Nearly half of the people surveyed said they experienced symptoms such as tinnitus or hearing loss after being exposed to loud music, according to the study.
The survey was conducted by Vanderbilt University researchers in conjunction with MTV.com and was published in the July issue of Pediatrics.
About 75 percent of those surveyed said they owned an MP3 player, and 24 percent listened to it for more than 15 hours a week. Nearly half said they use a music player at 75 percent to 100 percent of its maximum volume, which exceeds government regulations for occupational sound levels.
When surrounded by external sounds, such as subway or traffic noise, 89 percent of the respondents said they increase the volume on their music player, the study showed.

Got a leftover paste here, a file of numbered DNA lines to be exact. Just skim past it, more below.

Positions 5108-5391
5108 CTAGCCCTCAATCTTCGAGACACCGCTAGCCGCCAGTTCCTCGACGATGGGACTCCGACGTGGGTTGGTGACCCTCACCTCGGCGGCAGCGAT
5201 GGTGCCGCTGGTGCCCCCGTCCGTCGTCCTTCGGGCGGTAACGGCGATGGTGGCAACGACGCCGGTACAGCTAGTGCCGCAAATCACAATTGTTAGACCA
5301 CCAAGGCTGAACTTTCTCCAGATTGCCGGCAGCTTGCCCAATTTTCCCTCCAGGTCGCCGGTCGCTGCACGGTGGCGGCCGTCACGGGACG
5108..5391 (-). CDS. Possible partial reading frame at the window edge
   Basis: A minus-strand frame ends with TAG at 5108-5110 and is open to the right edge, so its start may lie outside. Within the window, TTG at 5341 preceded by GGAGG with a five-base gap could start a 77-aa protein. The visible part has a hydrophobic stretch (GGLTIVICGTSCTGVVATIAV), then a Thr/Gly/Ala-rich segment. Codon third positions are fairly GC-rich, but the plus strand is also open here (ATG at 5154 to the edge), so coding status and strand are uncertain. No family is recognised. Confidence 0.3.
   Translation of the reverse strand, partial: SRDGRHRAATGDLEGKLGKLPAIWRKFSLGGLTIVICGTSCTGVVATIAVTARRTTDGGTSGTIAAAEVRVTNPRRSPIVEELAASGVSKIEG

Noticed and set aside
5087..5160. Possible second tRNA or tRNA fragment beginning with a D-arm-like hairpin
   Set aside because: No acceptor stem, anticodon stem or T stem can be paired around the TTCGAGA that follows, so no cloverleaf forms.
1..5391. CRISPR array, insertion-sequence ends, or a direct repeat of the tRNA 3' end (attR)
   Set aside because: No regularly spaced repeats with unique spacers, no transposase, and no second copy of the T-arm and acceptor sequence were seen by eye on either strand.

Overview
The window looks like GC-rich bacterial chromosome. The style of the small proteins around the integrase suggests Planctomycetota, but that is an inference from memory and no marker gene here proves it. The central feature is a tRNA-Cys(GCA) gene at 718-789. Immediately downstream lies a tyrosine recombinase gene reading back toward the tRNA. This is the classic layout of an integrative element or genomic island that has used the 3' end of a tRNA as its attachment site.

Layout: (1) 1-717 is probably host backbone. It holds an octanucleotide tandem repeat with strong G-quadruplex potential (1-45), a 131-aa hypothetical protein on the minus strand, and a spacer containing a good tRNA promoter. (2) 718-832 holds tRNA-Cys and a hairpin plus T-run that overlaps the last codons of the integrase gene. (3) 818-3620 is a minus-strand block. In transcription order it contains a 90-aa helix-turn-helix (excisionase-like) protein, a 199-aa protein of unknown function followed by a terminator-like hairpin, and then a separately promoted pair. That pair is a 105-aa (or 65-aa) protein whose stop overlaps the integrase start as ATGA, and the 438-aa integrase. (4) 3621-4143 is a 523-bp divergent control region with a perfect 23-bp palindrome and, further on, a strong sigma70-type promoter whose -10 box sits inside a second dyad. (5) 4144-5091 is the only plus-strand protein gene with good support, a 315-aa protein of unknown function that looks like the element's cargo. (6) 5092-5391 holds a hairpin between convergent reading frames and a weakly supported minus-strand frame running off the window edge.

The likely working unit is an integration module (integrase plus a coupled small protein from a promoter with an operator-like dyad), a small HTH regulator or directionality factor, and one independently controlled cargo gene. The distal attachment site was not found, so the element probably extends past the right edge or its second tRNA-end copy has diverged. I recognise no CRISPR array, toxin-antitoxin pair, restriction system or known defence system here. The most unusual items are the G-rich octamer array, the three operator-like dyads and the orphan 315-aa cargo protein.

According to the survey, most respondents said the media is the most informative source about hearing loss prevention, and the health care community was considered the least likely source.
The survey found that people taking the survey said they would turn down the sound level or use ear protection if they were told to do so by a health-care professional.
"Hearing loss is so prevalent that it has become the norm," said study author Dr. Roland Eavey, chairman of otolaryngology at Vanderbilt. He noted that studies "show that 90 percent of males age 60 and over now have hearing loss."
Since the researchers' last survey about loud music and hearing loss, which they conducted in 2002, "we have learned that enough people still are not yet aware, but that more are becoming aware, especially through the help of the media," Eavey said.
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